The Supreme Court Wednesday refused to entertain pleas seeking time-bound probe, including by an apex court-appointed commission, into the tractor rally violence in the national capital on the Republic Day saying the government is already inquiring the matter and the Prime Minister has stated that law will take its own course.
A bench headed by Chief Justice S A Bobde, which observed that the apex court does not want to 'interfere at this stage', said it is not condoning the violence and the petitioners can make representation before the government.
'We are sure that government is inquiring into it and taking appropriate action. We have read statement made by the Prime Minister in the press that law will take its own course.
'That means they are inquiring into it,' said the bench, also comprising Justices A S Bopanna and V Ramasubramanian.
'We do not want to interfere in it at this stage. You can go and file representation before them (authorities),' the bench said.
The tractor parade on January 26 that was to highlight the demands of farmer unions to repeal three new agri laws dissolved into anarchy on the streets of the national capital as thousands of protesters broke through barriers, fought with the police, overturned vehicles and hoisted a religious flag from the ramparts of the iconic Red Fort.
During the hearing conducted through video-conferencing, advocate Vishal Tiwari, who had filed one of the pleas, raised apprehension on whether all the sides will be heard during the inquiry by the authorities.
'How can you assume that it will be one-sided? They are doing it and obviously they will investigate everything,' the bench said.
When one of the petitioners referred to the January 26 violence, the bench observed, 'We are not condoning it.'
'The writ petitions are allowed to be withdrawn with liberty to make appropriate representation before the government,' the bench said in its order.
The top court was dealing with three separate petitions, including the one filed by Tiwari who had sought setting up of a three-member inquiry commission under the chairmanship of a former apex court judge and comprising of two retired high court judges for collecting and recording evidence and submit a report on the violence to the top court in a time bound manner.
Besides these three petitions, the bench also dealt with a separate plea filed by advocate M L Sharma who had sought a direction to the concerned authority as well as the media not to declare farmers as 'terrorist' without any evidence.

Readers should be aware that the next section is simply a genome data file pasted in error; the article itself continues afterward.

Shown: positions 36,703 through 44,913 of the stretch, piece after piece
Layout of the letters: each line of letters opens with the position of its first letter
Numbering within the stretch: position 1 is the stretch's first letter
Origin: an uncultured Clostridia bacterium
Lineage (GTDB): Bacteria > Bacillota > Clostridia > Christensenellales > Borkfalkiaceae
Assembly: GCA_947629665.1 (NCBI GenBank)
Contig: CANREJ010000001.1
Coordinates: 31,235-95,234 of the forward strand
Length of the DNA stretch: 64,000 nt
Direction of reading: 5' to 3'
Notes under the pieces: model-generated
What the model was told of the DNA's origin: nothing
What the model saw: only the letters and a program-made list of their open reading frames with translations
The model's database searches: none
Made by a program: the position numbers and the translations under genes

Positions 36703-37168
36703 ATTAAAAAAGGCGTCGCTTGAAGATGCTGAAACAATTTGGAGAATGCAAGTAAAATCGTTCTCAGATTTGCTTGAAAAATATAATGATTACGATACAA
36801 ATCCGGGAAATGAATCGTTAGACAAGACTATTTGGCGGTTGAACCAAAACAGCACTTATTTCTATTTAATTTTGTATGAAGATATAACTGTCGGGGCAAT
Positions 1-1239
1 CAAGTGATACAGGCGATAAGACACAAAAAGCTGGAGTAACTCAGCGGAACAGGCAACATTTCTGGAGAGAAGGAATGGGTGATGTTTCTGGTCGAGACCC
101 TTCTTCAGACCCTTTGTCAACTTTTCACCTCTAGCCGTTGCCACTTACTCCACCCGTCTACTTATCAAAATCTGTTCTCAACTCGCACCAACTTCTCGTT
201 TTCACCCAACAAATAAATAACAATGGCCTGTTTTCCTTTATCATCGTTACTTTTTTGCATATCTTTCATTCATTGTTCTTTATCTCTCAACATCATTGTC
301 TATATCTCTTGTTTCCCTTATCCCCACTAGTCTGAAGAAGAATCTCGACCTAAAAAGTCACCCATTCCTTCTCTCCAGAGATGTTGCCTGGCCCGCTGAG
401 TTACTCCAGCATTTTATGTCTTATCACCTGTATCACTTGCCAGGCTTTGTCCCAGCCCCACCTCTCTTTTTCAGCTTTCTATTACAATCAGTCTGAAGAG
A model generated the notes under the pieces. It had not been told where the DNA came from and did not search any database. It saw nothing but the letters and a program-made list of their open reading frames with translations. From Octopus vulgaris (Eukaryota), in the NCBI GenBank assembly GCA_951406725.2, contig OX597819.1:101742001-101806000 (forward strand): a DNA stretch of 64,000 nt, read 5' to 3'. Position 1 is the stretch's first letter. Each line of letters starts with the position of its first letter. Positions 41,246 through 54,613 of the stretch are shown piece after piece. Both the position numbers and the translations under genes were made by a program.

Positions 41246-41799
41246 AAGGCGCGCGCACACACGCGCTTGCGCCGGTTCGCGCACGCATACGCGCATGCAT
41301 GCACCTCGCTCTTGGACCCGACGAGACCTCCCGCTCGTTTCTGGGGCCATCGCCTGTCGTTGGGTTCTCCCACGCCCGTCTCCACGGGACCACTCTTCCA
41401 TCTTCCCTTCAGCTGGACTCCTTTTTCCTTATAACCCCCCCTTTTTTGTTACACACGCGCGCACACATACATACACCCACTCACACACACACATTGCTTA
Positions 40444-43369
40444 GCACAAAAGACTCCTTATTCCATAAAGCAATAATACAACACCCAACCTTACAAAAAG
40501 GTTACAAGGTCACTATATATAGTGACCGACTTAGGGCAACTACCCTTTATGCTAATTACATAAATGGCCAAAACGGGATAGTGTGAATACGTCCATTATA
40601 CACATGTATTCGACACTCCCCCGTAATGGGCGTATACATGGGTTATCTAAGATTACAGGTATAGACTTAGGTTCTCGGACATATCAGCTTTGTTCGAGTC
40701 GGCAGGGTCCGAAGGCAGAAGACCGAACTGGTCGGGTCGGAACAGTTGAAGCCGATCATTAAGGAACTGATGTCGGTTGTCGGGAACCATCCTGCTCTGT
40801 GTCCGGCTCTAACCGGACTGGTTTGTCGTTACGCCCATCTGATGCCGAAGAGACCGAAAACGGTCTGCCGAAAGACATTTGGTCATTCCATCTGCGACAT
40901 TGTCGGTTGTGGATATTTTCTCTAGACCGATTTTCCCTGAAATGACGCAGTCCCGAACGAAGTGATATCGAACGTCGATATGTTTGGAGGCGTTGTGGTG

'Heard. The writ petition is dismissed,' the bench said while rejecting Sharma's plea which had claimed that there was a 'planned conspiracy' to sabotage the protest by farmers' and they were allegedly declared as 'terrorist' without any evidence.
In his petition, Tiwari had sought direction to the concerned authority to lodge first information reports against individuals or organisations responsible for the violence and causing dishonour of the National Flag on January 26.
He had said that farmers' protest against the three new agri laws is going on for over two months but it took a 'violent turn' during the tractor parade.
'Unfortunately, the tractor march took a violent turn leaving injuries and destruction of public property. This incident also effected the daily life of the public.
'The internet services were interrupted as government ordered the operators to suspend the same. In the present time, the internet services are very essential to carry out the work in different professions especially in advocacy as the courts and our Supreme Court of India is functioning online,' Tiwari had said in his plea.
The plea had said there may be some conspiracy by some 'notorious forces or organisations' to cause disturbance and damage the peaceful protest and create clash between police and protesting farmers.
On January 20, the Centre had withdrawn its application, filed through Delhi Police, seeking an injunction against the proposed tractor march on January 26 after the apex court had said that issue of tractor rally by farmers protesting against the new farms laws was in 'executive domain'.
On January 12, the apex court had stayed the implementation of the contentious new farm laws till further orders and constituted a four-member committee to make recommendations to resolve the impasse over them between the Centre and farmers' unions protesting at Delhi borders.
The members of the court-appointed committee were -- Bhupinder Singh Mann, National President of Bhartiya Kisan Union, All India Kisan Coordination Committee; Parmod Kumar Joshi, Director for South Asia, International Food Policy Research Institute; Ashok Gulati, agricultural economist and former chairman of the Commission for Agricultural Costs and Prices, and Anil Ghanwat, President of Shetkari Sanghatana.
Later, Mann had recused himself from the committee.
The top court had on January 12 said it would hear the pleas against farm laws after eight weeks when the committee would give its suggestions to resolve the impasse after talking to protesters and the government.
Thousands of farmers, mainly from Punjab, Haryana and western Uttar Pradesh, are protesting at various border points of Delhi for over a month now against the three laws -- the Farmers' Produce Trade and Commerce (Promotion and Facilitation) Act, the Essential Commodities (Amendment) Act, and the Farmers (Empowerment and Protection) Agreement on Price Assurance and Farm Services Act.